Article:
Market and Public Liquidity
Columbia Business School - Department of Economics; Centre for Economic Policy Research (CEPR); National Bureau of Economic Research (NBER); European Corporate Governance Institute (ECGI)
Columbia Business School; National Bureau of Economic Research (NBER)
Jose A. Scheinkman
Princeton University - Department of Economics; National Bureau of Economic Research (NBER)
American Economic Review, Vol. 99, No. 2, 594-99, 2009
Economic Theory Center Working Paper No. 34-2012
As the record of Fed interventions from December 2007 to December 2008 make abundantly clear, a foremost concern of monetary authorities in responding to the financial crisis has been to avoid a repeat of the great depression, and especially a repeat of the monetary contraction identified as the major cause of the 1930s depression. The Fed has shown tremendous resourcefulness and inventiveness in its liquidity injections, considerably widening the collateral eligible under the discount window and the term auction facility, and setting up new programs targeted at primary dealers, the commercial paper market and money market funds. At the same time it has stepped in to offer guarantees on assets held by some financial institutions (e.g., Citigroup) to avoid their bankruptcy.
This unprecedented intervention has had the intended effect of averting a major systemic financial meltdown and it has kept some critical financial institutions afloat. Yet, until now, banks have mostly responded by cutting new lending and hoarding liquidity, so that the ultimate goal of forestalling a credit crunch has not been achieved. For the most part, banks also are still holding most of the toxic assets that have undermined the market's confidence in the soundness of the banking system. Moreover, the Fed has put its balance sheet at risk, increasing the assets it holds from $851 billion in the summer of 2007 to $2.245 trillion at the end of 2008. Finally, the massive public liquidity injection has also had the effect of crowding out private liquidity and private capital as an alternative source of funding for banks.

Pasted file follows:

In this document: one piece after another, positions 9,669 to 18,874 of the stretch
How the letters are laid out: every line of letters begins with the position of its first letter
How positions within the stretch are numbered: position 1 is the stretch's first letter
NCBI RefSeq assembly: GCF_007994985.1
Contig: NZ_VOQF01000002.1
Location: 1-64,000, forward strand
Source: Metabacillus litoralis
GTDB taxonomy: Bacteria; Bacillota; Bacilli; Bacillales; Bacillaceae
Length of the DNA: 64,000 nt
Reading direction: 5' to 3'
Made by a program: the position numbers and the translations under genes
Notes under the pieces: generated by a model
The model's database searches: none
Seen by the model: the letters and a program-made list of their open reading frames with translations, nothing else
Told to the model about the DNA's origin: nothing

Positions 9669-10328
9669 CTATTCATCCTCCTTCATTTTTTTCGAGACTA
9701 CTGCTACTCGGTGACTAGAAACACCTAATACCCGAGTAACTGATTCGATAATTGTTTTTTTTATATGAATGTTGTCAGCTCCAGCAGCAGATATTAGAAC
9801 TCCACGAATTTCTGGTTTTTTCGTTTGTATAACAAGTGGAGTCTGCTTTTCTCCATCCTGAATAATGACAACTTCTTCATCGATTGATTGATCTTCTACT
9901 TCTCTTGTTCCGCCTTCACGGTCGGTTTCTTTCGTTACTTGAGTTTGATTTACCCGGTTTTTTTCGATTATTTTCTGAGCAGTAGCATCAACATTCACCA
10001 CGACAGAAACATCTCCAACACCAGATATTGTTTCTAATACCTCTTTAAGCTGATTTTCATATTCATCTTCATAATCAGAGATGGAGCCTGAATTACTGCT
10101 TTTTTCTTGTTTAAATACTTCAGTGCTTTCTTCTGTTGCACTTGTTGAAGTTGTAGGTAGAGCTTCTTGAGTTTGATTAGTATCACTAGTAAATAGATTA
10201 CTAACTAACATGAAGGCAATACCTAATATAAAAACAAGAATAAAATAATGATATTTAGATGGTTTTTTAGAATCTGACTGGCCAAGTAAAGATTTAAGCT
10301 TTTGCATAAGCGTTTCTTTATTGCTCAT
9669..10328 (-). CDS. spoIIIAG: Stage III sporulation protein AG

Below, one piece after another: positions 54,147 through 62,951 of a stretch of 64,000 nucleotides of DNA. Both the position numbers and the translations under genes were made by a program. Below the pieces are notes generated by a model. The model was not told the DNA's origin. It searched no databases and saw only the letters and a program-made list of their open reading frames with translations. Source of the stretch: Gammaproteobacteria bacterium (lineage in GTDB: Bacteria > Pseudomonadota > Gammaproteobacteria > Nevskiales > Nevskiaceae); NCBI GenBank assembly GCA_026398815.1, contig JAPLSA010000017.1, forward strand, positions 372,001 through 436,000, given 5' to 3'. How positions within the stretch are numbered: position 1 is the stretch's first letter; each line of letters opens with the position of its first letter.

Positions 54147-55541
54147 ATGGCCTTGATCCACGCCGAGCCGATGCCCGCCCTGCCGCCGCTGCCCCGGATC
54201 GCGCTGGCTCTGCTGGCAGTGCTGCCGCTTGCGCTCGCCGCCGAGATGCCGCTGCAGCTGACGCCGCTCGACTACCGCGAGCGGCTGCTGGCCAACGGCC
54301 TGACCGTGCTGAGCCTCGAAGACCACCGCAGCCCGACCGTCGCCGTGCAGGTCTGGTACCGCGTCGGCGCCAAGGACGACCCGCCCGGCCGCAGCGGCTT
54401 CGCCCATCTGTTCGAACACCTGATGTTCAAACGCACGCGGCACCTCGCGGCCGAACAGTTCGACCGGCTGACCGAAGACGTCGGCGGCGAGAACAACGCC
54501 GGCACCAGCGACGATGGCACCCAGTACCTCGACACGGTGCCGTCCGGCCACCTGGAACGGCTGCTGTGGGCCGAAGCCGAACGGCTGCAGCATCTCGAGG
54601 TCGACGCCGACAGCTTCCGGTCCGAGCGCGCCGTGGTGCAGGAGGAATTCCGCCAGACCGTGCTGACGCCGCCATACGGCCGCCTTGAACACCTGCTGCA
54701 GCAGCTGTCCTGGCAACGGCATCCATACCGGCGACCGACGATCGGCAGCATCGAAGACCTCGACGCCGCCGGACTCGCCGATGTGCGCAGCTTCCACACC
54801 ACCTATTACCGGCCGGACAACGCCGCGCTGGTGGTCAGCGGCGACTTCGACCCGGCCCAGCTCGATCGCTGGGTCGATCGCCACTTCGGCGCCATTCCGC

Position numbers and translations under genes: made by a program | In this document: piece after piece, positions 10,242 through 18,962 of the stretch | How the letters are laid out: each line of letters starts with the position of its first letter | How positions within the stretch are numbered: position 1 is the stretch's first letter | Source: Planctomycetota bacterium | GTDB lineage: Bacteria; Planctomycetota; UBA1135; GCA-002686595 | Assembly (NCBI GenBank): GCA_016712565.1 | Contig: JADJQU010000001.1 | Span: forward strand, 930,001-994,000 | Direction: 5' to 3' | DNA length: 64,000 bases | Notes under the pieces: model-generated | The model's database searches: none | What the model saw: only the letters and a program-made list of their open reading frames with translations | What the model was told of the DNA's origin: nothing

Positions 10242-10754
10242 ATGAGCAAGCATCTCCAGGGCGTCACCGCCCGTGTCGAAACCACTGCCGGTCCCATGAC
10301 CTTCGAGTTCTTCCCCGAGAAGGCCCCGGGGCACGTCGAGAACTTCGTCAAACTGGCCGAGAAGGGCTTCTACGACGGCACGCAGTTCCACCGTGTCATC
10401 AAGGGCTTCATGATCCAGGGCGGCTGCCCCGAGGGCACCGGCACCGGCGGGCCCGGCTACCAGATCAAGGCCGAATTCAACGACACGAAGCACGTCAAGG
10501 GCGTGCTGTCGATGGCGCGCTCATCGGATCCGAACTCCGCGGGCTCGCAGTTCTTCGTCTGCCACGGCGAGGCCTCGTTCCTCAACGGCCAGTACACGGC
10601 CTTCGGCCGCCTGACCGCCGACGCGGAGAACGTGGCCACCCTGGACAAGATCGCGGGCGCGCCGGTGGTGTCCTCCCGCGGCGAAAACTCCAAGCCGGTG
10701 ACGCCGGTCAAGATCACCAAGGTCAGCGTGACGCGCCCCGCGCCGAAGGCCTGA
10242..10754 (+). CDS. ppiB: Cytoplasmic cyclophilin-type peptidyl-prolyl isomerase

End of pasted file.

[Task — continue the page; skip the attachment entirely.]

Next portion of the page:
These side effects of the public liquidity injection may undermine the effectiveness of public policy and may also impose substantial costs on the real economy. It is therefore important to explore, with the benefit of hindsight, whether less costly approaches to public liquidity injections are available. This is what we intend to do in this paper, by relying on the analytical framework we developed in Bolton, Santos, and Scheinkman (2008) (BSS).
Number of Pages in PDF File: 7Accepted Paper Series
Date posted: October 22, 2011
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